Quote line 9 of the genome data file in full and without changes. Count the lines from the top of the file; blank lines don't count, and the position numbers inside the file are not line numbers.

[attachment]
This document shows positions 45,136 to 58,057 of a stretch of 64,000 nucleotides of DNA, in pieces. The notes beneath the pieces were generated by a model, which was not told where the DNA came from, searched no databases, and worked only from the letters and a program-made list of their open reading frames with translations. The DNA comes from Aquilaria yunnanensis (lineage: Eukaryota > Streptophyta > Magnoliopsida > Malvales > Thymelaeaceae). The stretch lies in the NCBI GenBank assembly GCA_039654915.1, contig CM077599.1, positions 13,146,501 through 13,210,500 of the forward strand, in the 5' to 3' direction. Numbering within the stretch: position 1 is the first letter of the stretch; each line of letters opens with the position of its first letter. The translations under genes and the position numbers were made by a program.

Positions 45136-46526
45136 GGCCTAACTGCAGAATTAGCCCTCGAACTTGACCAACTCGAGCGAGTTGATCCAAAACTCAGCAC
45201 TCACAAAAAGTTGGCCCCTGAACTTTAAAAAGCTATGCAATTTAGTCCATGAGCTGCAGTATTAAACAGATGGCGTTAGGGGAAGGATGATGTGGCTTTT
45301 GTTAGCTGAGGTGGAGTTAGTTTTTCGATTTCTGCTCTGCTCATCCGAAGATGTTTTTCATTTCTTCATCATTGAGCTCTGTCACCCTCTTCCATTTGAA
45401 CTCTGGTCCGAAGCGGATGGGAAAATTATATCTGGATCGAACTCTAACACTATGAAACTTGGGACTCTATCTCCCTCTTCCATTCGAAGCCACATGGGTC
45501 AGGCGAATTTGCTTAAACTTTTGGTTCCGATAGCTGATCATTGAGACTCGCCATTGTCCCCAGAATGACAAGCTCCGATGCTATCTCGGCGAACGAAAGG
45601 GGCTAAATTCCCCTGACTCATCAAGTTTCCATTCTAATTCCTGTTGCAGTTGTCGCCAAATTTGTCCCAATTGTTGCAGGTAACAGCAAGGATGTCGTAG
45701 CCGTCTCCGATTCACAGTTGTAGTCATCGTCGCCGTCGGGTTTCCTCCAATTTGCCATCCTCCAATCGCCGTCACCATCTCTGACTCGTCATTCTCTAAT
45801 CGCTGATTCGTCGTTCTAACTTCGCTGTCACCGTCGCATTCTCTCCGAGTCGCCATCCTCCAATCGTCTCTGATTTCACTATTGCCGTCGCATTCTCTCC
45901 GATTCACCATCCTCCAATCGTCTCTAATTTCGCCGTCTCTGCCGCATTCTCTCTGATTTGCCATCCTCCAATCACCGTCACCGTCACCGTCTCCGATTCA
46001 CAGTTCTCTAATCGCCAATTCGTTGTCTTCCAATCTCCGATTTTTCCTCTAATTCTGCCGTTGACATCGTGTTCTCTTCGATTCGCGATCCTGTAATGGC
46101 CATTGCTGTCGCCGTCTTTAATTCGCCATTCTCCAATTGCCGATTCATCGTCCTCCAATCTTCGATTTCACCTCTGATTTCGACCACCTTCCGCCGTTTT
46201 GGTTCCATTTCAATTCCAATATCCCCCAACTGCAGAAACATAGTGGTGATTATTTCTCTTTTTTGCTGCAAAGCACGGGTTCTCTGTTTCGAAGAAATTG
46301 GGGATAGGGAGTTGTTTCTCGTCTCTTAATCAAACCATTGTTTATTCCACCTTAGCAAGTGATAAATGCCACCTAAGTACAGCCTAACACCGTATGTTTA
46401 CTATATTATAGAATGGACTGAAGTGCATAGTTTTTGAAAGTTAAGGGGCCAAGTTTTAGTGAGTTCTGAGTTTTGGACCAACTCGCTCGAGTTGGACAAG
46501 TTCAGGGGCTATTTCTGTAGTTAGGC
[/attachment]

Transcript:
45701 CCGTCTCCGATTCACAGTTGTAGTCATCGTCGCCGTCGGGTTTCCTCCAATTTGCCATCCTCCAATCGCCGTCACCATCTCTGACTCGTCATTCTCTAAT